These days, when I see a patient with newly diagnosed active neovascular age-related macular degeneration (ARMD) on my clinic schedule, it is a no-brainer that I’m likely to recommend an intravitreous injection with an antivascular endothelial growth factor agent.  Even though the prospect of a needle in the eye is still scary for many patients, it is always reassuring to explain that with long-term treatment they have a high probability of maintaining or even improving their vision. As the use of antivascular endothelial growth factor therapy has dramatically improved outcomes for neovascular age-related macular degeneration, our attention has turned to other forms of macular pathology.

I only wish I had something nearly as effective for patients with vision loss from non-neovascular ARMD.  It is demoralizing to watch a patient irreversibly lose vision from creeping geographic atrophy (GA) while being unable to offer anything to help.  And although the tempo of vision loss from GA is usually slower than that associated with choroidal neovascularization, functional loss from “dry” ARMD can  substantially and negatively impact a patient’s quality of life.  Thus, effective treatment to prevent GA progression is a still a critical unmet medical need for our patients with ARMD.

Four years ago, positive results from the phase 2 MAHALO trial suggested that lampalizumab, an antigen-binding fragment of an antibody to complement factor D, might slow the growth of atrophic macular lesions.  The complement pathway has been strongly implicated in the pathogenesis of AMD, so scientific rationale was promising for efficacy of this drug in ARMD. Unfortunately, more recent data made available in September 2017 show that the primary end point was not met in the Spectri trial, 1 of 2 ongoing phase 3 studies of this agent for eyes with dry ARMD. In Spectri, lampalizumab did not reduce change in GA lesion area over 1 year as compared with sham treatment. Dosing has been suspended in this study until results from the companion trial, Chroma, have been evaluated.  While it is theoretically possible that Chroma could provide positive results suggestive of benefit from lampalizumab treatment for GA, it seems unlikely that the 2 trials would differ so substantially in their estimation of treatment effect. The Chroma results will be available in November 2017, so there is not much longer to wait.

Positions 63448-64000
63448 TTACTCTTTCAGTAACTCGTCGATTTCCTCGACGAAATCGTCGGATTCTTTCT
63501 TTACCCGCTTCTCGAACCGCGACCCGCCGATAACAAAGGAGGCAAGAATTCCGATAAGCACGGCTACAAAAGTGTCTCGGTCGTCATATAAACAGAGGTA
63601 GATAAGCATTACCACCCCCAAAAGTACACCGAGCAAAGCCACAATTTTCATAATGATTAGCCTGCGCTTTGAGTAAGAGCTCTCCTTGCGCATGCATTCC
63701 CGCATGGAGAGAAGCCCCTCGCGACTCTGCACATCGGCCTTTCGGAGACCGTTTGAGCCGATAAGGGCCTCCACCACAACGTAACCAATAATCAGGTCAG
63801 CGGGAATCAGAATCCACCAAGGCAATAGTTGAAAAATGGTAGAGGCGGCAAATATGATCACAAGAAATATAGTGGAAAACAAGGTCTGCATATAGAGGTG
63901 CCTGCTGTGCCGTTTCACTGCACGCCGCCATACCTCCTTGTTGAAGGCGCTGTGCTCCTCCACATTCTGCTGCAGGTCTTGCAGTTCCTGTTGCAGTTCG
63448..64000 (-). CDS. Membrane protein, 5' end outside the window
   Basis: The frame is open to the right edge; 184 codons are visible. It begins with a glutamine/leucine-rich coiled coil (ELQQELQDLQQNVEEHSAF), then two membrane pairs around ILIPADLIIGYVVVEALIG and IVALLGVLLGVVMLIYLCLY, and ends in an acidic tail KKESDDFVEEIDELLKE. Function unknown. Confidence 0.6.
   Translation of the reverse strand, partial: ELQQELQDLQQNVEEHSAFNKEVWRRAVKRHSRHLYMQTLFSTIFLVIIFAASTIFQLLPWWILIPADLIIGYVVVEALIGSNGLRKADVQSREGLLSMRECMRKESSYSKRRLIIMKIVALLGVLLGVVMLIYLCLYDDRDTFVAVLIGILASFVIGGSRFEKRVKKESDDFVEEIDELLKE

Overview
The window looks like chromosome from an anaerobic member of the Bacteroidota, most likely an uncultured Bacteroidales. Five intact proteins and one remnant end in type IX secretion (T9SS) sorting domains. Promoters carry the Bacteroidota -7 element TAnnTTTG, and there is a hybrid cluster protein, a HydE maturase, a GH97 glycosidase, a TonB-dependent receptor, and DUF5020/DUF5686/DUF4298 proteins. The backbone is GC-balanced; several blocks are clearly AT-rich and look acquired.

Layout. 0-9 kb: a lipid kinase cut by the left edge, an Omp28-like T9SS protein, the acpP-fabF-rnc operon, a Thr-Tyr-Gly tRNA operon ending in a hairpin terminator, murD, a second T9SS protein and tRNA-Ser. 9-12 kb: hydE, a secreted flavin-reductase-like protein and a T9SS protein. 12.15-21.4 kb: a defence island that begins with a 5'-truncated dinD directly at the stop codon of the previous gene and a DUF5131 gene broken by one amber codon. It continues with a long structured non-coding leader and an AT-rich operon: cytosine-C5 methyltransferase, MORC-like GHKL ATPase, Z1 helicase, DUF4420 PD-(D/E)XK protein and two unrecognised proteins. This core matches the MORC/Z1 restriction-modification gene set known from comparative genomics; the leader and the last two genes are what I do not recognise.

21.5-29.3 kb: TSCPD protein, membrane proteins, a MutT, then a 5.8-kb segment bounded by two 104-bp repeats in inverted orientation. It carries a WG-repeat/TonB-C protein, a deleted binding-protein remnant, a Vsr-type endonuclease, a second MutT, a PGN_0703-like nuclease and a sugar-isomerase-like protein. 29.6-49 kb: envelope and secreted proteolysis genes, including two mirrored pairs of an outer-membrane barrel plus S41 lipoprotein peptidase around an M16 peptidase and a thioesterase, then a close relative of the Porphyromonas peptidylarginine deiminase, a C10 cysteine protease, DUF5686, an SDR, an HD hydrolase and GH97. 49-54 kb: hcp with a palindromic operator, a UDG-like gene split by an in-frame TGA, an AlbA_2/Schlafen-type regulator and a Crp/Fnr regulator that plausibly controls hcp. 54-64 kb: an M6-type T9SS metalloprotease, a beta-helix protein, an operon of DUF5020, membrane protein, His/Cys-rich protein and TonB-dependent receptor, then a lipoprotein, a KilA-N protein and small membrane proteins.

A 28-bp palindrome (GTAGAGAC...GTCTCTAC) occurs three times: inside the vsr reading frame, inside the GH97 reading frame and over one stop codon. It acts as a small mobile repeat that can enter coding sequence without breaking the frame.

Although it is disappointing that we may not have a newly effective therapy for eyes with non-neovascular ARMD, even if lampalizumab does not prevent GA progression, there are still valuable lessons to be learned from both Spectri and Chroma.  These studies provide an unparalleled large cohort in which to assess the natural history of eyes with GA.  Through the rigorous phenotyping of this group of eyes, we have the opportunity to elucidate novel anatomic biomarkers of GA progression on spectral domain optical coherence tomography. Furthermore, we may be able to better understand how functional changes accompany growth of GA lesions through the quality-of-life questionnaires and visual function testing performed in these trials.

There is no lack of other potential agents being evaluated for prevention of GA onset or worsening.  The clinicaltrials.gov website lists 36 active studies for GA, 23 of which are currently enrolling participants.  Hopefully one or more of these novel therapies under investigation will demonstrate efficacy and successfully achieve registration status as an approved therapy for eyes with dry AMD.  In the meantime, we should and will continue the search for new molecular pathways and physiologic targets of interest that might one day add to our armamentarium of tools in the fight to save vision for our patients with ARMD.

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